New Horizons

The James Collection was already international when it arrived at the University of Nebraska-Lincoln in 1997. In addition to the six countries represented by artists in the contemporary quilt section (Canada, England, France, Germany, Japan, and the United States), quilts from nine countries were included in the antique quilt section (Canada, China, England, France, India, Ireland, Japan, the United States, and Wales). Since then, the international collection has grown exponentially. The original James Collection had fewer than 75 pieces from outside the United States. Today (2024), the IQM international collection numbers over 1,800 objects and includes pieces from over 60 countries, from Afghanistan to Zimbabwe. The international collection includes some of our oldest pieces—a pair of circa 1600 silk whole cloth quilts either from southern Europe or Goa, India—to some of our newest works—a group of quilts we commissioned from top Japanese quilt artists in 2020. Our aim is to represent as many quilt-related traditions as we can by collecting examples of quilting, piecing, and appliqué from all over the world. These widely sourced items include quilted petticoats from the south of France, appliquéd and pieced Kuba dance skirts from the Democratic Republic of Congo, appliquéd and pieced quilt covers from various southwest Chinese ethnic minority groups, patchwork tent panels from Central Asia as well as appliquéd tent panels from Egypt, boro patchwork from Japan, reverse appliqué mola blouse panels from Panama, and quilted prayer rugs from Turkey and Iran. Every year, the IQM team is inspired anew by Robert James’ goal for the museum of building a “comprehensive collection of quilts from all over the world."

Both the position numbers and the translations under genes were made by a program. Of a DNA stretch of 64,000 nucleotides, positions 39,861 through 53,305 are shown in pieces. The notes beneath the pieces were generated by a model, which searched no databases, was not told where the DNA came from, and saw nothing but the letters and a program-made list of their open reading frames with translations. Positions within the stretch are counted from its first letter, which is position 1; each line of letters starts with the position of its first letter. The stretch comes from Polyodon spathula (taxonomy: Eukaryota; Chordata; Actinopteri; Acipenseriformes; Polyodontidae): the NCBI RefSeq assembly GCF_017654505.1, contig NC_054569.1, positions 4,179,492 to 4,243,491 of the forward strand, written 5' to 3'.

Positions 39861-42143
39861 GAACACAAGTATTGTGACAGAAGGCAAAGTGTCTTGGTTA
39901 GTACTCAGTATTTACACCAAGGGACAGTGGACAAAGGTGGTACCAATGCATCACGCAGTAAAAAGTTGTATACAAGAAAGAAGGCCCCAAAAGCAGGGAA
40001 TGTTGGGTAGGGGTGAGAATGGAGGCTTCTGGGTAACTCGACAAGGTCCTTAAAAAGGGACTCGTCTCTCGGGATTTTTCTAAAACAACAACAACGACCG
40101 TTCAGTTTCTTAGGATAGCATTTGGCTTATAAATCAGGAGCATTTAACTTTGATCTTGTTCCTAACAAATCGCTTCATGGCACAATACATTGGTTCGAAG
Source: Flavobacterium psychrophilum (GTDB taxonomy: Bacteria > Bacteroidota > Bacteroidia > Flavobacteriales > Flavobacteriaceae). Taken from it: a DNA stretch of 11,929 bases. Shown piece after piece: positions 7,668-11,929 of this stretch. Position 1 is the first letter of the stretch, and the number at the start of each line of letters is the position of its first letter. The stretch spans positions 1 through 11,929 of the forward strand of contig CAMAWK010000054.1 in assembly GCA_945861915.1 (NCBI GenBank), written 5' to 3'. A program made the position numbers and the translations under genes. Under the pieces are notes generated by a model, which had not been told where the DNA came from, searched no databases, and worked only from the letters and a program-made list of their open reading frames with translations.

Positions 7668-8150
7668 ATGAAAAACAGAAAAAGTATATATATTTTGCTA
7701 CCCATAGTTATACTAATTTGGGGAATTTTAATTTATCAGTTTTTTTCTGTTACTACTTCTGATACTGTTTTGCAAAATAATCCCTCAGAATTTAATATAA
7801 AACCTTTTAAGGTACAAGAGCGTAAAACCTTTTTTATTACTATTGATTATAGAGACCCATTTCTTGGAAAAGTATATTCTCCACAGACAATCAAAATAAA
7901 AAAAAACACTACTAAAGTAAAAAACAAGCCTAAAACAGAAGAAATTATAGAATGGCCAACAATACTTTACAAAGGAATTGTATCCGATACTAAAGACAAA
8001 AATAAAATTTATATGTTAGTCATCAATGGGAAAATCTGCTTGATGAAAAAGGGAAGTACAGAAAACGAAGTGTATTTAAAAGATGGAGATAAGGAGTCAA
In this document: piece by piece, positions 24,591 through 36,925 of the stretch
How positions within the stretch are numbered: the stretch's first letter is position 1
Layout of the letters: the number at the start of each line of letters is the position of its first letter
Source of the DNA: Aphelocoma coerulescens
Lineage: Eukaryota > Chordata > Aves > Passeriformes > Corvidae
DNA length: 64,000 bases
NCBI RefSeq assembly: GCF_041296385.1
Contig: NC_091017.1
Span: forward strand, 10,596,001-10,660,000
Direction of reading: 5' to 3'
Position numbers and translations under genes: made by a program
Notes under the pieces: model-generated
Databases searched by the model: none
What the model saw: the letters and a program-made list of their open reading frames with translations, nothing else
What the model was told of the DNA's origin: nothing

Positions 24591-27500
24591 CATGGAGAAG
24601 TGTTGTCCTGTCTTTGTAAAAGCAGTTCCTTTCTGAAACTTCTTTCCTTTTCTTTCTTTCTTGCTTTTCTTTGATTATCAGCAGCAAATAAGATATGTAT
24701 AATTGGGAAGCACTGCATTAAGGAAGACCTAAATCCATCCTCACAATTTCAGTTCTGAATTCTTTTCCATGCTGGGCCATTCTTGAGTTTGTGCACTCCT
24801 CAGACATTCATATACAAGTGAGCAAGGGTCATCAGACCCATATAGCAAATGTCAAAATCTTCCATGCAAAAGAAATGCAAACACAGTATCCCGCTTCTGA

Thanks to its increasingly diverse collection, the IQM was able to produce more than 25 internationally-focused exhibitions in its first 25 years. Some of these exhibitions include: Quilts in Common (2008), Getting to Know You (2015), Quilts of Southwest China (2016), Blue Echoes: Quilts by Shizuko Kuroha (2016), Sacred Scraps: Quilt and Patchwork Traditions of Central Asia (2017), From Kente to Kuba: Stitched Textiles from West and Central Africa (2018), Old World Quilts (2019), Glasnost and Folk Culture: Russian Quilts at the Turn of the 21st Century (2020), Abstract Design in American Quilts at 50: Journey to Japan (2021), and Placemaking: Quilts and the Creation of Special Spaces (2023).